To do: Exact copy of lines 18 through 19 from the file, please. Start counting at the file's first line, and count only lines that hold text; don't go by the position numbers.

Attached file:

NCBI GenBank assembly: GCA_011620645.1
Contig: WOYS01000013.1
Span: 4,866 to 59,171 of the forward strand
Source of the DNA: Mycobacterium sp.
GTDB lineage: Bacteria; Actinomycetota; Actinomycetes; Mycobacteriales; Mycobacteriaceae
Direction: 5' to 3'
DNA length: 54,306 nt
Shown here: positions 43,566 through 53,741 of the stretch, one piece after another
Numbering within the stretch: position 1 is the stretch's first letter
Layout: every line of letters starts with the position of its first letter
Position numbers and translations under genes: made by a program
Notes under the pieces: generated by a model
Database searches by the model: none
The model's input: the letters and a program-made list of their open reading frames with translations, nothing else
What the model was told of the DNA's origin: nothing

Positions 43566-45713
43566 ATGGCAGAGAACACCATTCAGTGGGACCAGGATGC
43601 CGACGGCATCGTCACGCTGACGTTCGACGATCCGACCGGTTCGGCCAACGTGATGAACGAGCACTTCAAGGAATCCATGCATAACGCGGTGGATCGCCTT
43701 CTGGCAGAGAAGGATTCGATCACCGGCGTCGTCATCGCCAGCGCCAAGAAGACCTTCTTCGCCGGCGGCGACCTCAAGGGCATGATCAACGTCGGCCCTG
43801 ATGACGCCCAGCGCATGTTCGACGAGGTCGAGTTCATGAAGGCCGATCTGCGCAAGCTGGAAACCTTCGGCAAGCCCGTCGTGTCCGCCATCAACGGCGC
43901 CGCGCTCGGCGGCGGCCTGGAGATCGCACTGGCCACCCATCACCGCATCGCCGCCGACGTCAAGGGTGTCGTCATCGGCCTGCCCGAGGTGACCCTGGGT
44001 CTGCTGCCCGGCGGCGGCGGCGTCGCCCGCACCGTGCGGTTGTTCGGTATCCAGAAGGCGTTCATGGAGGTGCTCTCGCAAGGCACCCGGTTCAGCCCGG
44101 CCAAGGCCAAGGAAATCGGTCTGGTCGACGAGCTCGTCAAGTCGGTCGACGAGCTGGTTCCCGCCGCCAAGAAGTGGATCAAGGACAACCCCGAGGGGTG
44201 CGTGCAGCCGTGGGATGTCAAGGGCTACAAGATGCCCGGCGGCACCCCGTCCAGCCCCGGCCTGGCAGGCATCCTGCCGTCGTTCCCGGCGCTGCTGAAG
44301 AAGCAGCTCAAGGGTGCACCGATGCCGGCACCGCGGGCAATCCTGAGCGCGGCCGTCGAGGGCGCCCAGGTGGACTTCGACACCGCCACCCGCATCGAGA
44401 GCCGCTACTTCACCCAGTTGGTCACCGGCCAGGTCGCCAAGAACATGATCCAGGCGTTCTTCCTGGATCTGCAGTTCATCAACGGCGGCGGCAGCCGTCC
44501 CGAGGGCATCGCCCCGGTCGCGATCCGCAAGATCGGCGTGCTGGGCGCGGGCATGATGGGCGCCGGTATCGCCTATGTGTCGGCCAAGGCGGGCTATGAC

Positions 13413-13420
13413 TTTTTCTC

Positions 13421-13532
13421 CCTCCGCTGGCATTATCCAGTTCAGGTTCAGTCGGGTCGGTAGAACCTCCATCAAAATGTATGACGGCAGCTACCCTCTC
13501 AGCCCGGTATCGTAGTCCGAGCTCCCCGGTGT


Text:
43601 CGACGGCATCGTCACGCTGACGTTCGACGATCCGACCGGTTCGGCCAACGTGATGAACGAGCACTTCAAGGAATCCATGCATAACGCGGTGGATCGCCTT
43701 CTGGCAGAGAAGGATTCGATCACCGGCGTCGTCATCGCCAGCGCCAAGAAGACCTTCTTCGCCGGCGGCGACCTCAAGGGCATGATCAACGTCGGCCCTG